Diary Australia


13 October 2018

9:00 AM

13 October 2018

9:00 AM

If I had three years spare I would enrol in the BA at Campion College, at Toongabbie in Sydney’s west. It is Australia’s only liberal arts college and its grounds — verdant, serene, somehow intrinsically musical, scattered with prodigiously clever young people — lift the spirits. I was there last week to speak about my new book, God is Good for You, a defence of Christianity in troubled times.

Though everything about Campion is a joy, the greeting I received was a touch perplexing. ‘Some of your books have gone missing.’ Perhaps that’s a good sign, I thought, if people are pinching the tome. But no, a courier mixed up Campion with Big W at Winston Hills and delivered half of the Campion stock of my books there by mistake. Perfectly natural to confuse Campion with Big W, I suppose. In any event, that wholesome and God-fearing retailer simply opened the box and did a brisk trade, selling five in a day, before the rest were returned.

The evening at Campion was Ambrosian. A cup of tea, then a stroll around the new halls of residence recently opened by John Howard, music divine emanating from the chapel, lots of smart young folk around, another cup of tea, then record a podcast with the Campion president Paul Morrisey, dinner in a cosy library room, then the main event. This was presided over by Karl Schmude, a writer and former academic librarian (a bit like Philip Larkin, only Christian and good-humoured). Karl is an infinitely agreeable fellow but has a grave weakness for excruciating puns.

Still, you get a fairly rarefied pun at Campion. Commenting on the massive girth of the medieval theologian, Thomas Aquinas, Karl reflected: ‘One swallow does not a Summa make’. Yikes! The talk turned to rugby league, as it often does in western Sydney, and Karl quoted his father, the noted Catholic writer A. J. Schmude, who was raised in Aussie Rules country but came back from the Second World War to live in NSW. Rugby league, the elder Schmude commented after watching his first game, seemed to combine all the best qualities of boxing with all the worst qualities of World War II.

Not everything done in pursuit of my book was quite as much fun as Campion, but lots of it was lots of fun. The splendid John Roskam and the IPA hosted an evening for the book in Brisbane. Towards the end, one fellow got up and made a lengthy and somewhat disconnected speech denouncing most of the ideas in the book as far as he could make them out. ‘But,’ he said, ‘I have three friends who will be intensely annoyed by this book, so I intend to buy a copy for each of them.’ You can’t say fairer than that. Surely there’s a good marketing line in there somewhere — the perfect book for someone you want to annoy.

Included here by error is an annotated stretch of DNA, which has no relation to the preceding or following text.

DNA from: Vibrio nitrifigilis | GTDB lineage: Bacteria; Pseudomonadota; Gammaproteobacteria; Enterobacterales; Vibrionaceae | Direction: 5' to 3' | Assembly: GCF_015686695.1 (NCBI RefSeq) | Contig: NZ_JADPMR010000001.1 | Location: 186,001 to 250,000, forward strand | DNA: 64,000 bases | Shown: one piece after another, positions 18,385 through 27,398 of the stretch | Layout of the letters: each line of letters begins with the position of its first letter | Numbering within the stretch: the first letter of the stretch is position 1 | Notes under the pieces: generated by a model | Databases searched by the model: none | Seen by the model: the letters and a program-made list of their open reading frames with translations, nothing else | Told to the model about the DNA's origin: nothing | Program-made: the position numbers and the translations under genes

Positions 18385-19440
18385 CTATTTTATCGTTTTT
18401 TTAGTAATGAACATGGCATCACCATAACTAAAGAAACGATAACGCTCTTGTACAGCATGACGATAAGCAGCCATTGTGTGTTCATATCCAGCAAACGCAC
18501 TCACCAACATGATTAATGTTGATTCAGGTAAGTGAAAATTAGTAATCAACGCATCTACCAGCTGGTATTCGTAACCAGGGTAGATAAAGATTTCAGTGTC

One of the fun things about traveling around for the book is to see which shops it figures in. Part of the inspiration for writing it was observing that at writers’ festivals and at airport bookshops there would often be not a single pro-Christian book. So finding God is Good for You in airport bookshops was a joy — for this few weeks anyway there’s a pro-God volume. Once popular culture was dominated by books about God — the novels of Evelyn Waugh and Graham Greene et al. Not any more. So I’ve lucked onto a way to be the very best in my field. Simply enter a field — mainstream secular books in defence of Christianity — in which there are virtually no other practitioners.

I am struck by the generosity of people towards this book, which reflects perhaps on its subject, certainly not on its author. One highlight was a pub function in Shenton Park in Perth organised by Steve McAlpine, a pastor at Providence church, a booming evangelical parish. Steve wrote in his brilliant blog that Christians are in exile in the West today, but not the exile of Athens, rather of Babylon.

God is Good for You is a very non-denominational book, aiming for that core of orthodoxy that C. S. Lewis called ‘mere Christianity’. So I wasn’t surprised that Steve, an Ulsterman, was characteristically kind to the book. But I was appreciative of the response in the other media companies. The Fairfax papers ran a thoughtful and generous review by Barney Zwartz. Paul Bongiorno was the soul of charm in a dialogue we had at the Canberra Writers’ Festival.

And I had a lot of good conversations about the book on the ABC. On the Conversation Hour on Melbourne’s 774, we were discussing the presence — or not — of God when a fellow guest, the brilliant Jessie Lloyd, a singer who performs the songs of the old Aboriginal missions, commented that when she and her band were singing these songs with a community there were sometimes ‘more voices’ than there were people in the hall. She also offered to come and sing at the book launch. Although Malcolm Turnbull spoke splendidly at the launch, Jessie Lloyd’s presence would have been, like her voice, angelic.

I did write one email of complaint to the ABC. Richard Glover, of Sydney’s 702 afternoons, is a writer of subtle and enthralling gifts. His Flesh Wounds is the best Australian memoir I’ve read. I almost had him, he told me, on page 51 when I discussed the statistical improbability of life and our universe. Nonetheless I complained bitterly after our interview. My gripe was that his questions were consistently so much more thoughtful and incisive than my answers!

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